Robinhood is Going Public, What Does That Mean?

robinhood IPO

Commonly known as an IPO, an Initial Public Offering is when a company decides it is time to go public. When a company becomes “public” they are listing themselves on one of the exchanges in the stock market. This could be the New York Stock Exchange (NYSE), or the Nasdaq, like Robinhood. Going public allows for a company to receive investments from everyday people like you and me.

The popular trading app Robinhood will be listed on the Nasdaq under the ticker symbol $HOOD, on July 29th. It will be priced in at $38 per share upon trading, valuing the company at $32 billion.

Why This IPO is Unique

Robinhood was once the saver of the everyday investor, or “the common trader” if I must. People were finally participating in the market in simpler ways they could understand. Robinhood made investing and trading so simple, kids could do it. Then came the hype stock fiascos, and when Robinhood had to regulate usage to cover themselves, the people were fed up. Looking back, Robinhood’s actions were somewhat understandable as they are not comparable in size to E*Trade or TD Ameritrade. They just couldn’t take on the amount of orders. Regardless, Robinhood now has a tainted image among investors and is seen only as a place for novices and those with low capital. This is not true, but it’ll be very hard for Robinhood to shake this image.

Still trying to put the retail investor first, Robinhood made their IPO a little special. Robinhood reserved up to 35% of the shares going public for their 22.5 million customers. Without being an accredited investor, it is very hard to participate on the front end of IPOs. An accredited investor is one who has a net worth over $1 million, or has made over $200,000 per year for the past two years. By doing this, Robinhood users have gained access to the IPO day without having to be an accredited investor.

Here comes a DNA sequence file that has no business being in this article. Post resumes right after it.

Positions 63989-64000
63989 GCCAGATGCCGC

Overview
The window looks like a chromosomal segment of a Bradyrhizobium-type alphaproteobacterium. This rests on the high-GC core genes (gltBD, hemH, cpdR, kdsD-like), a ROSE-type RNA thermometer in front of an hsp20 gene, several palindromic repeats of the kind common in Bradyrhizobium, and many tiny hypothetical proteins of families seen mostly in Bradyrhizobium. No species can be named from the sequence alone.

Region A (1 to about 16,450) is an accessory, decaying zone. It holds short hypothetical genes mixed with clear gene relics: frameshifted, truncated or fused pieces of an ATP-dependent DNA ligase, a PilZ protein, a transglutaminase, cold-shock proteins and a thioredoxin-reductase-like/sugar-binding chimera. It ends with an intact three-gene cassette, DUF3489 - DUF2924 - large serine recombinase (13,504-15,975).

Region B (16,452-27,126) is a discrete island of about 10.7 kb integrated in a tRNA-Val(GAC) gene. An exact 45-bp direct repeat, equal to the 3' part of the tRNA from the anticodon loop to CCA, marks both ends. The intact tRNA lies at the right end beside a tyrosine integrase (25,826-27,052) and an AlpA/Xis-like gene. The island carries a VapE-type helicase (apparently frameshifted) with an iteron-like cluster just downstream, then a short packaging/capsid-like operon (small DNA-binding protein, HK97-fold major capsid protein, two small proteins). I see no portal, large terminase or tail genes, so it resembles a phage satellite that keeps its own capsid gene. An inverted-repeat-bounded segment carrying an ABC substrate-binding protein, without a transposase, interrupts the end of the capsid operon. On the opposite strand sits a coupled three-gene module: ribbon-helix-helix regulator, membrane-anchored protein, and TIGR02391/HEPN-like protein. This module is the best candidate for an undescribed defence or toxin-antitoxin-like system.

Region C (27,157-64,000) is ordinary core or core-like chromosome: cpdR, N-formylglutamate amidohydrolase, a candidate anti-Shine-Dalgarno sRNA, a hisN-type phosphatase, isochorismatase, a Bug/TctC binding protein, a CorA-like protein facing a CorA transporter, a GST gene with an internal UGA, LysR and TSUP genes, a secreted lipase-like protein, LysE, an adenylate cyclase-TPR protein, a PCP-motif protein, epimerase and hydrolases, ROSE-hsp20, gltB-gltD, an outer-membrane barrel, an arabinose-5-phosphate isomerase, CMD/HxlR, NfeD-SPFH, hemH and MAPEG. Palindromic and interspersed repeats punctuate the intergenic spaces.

Should You Buy Robinhood Today?

With the recent success of IPOs, it seems like a great idea to buy right away. According to University of Florida professor Jay Ritter, the average first day return of IPOs last year was 41.6%. That’s a sweet deal.

Robinhood on the other hand has some red flags to me. The company image being tainted makes me question if the user number can really grow. With competitors such as Webull, Public, and SoFi, what’s stopping people from taking their money elsewhere? Another red flag is the fire they’ve been under from the legal system. They already paid one $65 million settlement back in December for misleading investors on how they make their profits. Even after this settlement, Robinhood CEO Vlad Tenev is still scrutinized for profiting off of customer’s orders, by selling them to bigger companies, like Citadel.

The majority of Robinhood’s revenue comes from this practice. If new regulations come about barring this practice, their revenues will drop drastically. I think with some fine tuning of business processes Robinhood can last in this industry. IPOs can be exciting, but you don’t HAVE to buy on IPO day. With any stock, it’s probably best to wait a week or two, but with Robinhood, definitely wait.

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